When we’re very young we draw stick men and women. Even as children we know they’re not how we actually are, but they’re nice and simple and just drawings after all. As we grow up and go through enormous physical changes. Our legs, arms, spine – well everything – grow at different rates and ages, which can make us quite clumsy as teenagers. Thankfully the changes usually level off once we’re in our twenties. In the process we can become quite disconnected from our bodies, and we may not fully update our stick man drawings of ourselves once things plateau. The effect can be for us to do things with our bodies differently to how they actually are designed. Let’s look at the sketches to get explain.
Stuck with the Stickman
The sketches on the left there’s no neck and no width to the torso across the shoulders or the hips. It’s like they’re less than two dimensional, nearing one dimension! Imagine trying to walk with the idea that our legs join our torsos at a single point on our spine. Or when we’re sitting, the idea of balancing on the tip of a pencil, having to hold ourselves up as we feel we’re about to topple over.
Here’s a little experiment for you.
Sit down and imagine that you are actually balancing on the bottom of your spine, with your legs joining there too, like in the sketch.
How do you feel with this thought? How stable are you? Are you holding your breath? How true does this feel? Is there anything else you’re noticing?
Moving to the right of the sketches, I refined my chirpy chappy by kindly giving him a neck and curved hips. It’s still very rudimentary but he’s starting to fill out a bit. In the far right drawing I added circles for where there are major joints are. These refinements in effect add a collar bone across top of the chest and the legs join the hips which connect to the spine. The figure is now two Dimensional. Notice I’ve drawn the feet with the heels slightly behind the ankle joint, so the toes are coming forward in space and the heels back, which hints to the third dimension.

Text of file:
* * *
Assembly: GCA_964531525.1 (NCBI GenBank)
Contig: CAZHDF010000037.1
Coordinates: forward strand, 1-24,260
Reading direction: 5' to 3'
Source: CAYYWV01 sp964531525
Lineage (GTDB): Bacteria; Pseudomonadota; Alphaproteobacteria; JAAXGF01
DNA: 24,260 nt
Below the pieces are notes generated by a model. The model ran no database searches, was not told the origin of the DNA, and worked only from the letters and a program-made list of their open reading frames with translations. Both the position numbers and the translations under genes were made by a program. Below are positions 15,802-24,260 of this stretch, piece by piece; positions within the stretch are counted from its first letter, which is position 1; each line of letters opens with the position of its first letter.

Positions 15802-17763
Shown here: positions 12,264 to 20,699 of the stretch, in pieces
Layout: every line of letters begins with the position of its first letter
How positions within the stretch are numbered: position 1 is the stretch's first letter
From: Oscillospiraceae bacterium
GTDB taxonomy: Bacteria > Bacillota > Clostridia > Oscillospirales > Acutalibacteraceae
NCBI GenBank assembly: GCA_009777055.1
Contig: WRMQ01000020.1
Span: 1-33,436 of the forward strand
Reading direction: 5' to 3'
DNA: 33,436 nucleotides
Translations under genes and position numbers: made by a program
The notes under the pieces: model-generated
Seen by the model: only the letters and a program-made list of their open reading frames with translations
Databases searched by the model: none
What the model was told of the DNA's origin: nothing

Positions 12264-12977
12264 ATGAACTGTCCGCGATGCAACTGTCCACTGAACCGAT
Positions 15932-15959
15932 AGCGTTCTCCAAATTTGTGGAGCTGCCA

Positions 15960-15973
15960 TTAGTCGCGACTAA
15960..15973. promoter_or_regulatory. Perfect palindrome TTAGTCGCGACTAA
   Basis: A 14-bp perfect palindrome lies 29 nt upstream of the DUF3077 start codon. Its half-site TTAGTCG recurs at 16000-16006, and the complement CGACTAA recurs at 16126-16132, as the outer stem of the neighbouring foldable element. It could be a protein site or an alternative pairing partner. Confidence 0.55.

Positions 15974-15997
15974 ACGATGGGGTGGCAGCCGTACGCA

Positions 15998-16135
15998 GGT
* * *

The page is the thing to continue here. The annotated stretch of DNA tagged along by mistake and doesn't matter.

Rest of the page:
Try another experiment.
Again sit down and notice what part of your hips is supporting you on the chair. You may want to ‘sit on your hands’ to feel the bones pressing through, to make it easier. There’s a distance between those two bones, about the length of your index finger. So it’s not a point you’re balancing on, but more of a structure with width.
How do you feel having this support? How stable are you? Are you breathing differently? Is there anything else you’re noticing?
Go back to thinking that it is just the bottom of the spine supporting you and notice any differences with how you are.
Stay with that a moment.
Updating the Map
We all have an unconscious map of the relationship between all our body’s parts, which science calls a schema. It’s made up of all the information that pours into our brains and throughout our nervous systems. These comes from our sense organs, but also from the nerves sending the ever changing state of tension of our hundreds of muscles. However, if our body map is wrong, like when we think our legs join our torsos at a point like on the basic stick man, it can really effect the way we use ourselves. Doing this experiments above may have given you an insight into this. Look at the bones of the hips to the right, to find out where the sitting bones are that are supporting you. They’re part of the hip bones, which are the biggest bones in our body. Notice how the hip joints are above the sitting bones, so our legs are free to move, even when we’re sitting. Our bodies are very obliging, they obediently try and do what we tell them, however awkward or bizarre. So, the better our body map, the easier our bodies can carry out our requests (and demands!). When we actually start looking at a skeleton we can start to get to know ourselves, both it’s limitations but also it’s amazing possibilities.
Overlaying the Map
In the 2nd workshop of the course starting on 8th March, I’ll to give you a chance to experience your body maps, and to start updating them as necessary.
Looking at a skeleton is one thing, but integrating that knowledge into our of bodies can really empower. We can have more confidence in our bodies, by directly experiencing how our skeleton is capable of supporting us, muscles moving us and everything coming together to adapt to all the activities we want to achieve.
On my courses this is all done through fun, simple games and exercises.
Come along at 7:30pm on Wednesday and find out about your self, for yourself!
A nice little activity to find out about how we’re put together, is to learn to draw stick men and women. You find out about how we’re proportioned and where our joints are.
This tutorial give a good introduction: How to Draw a Stick Figure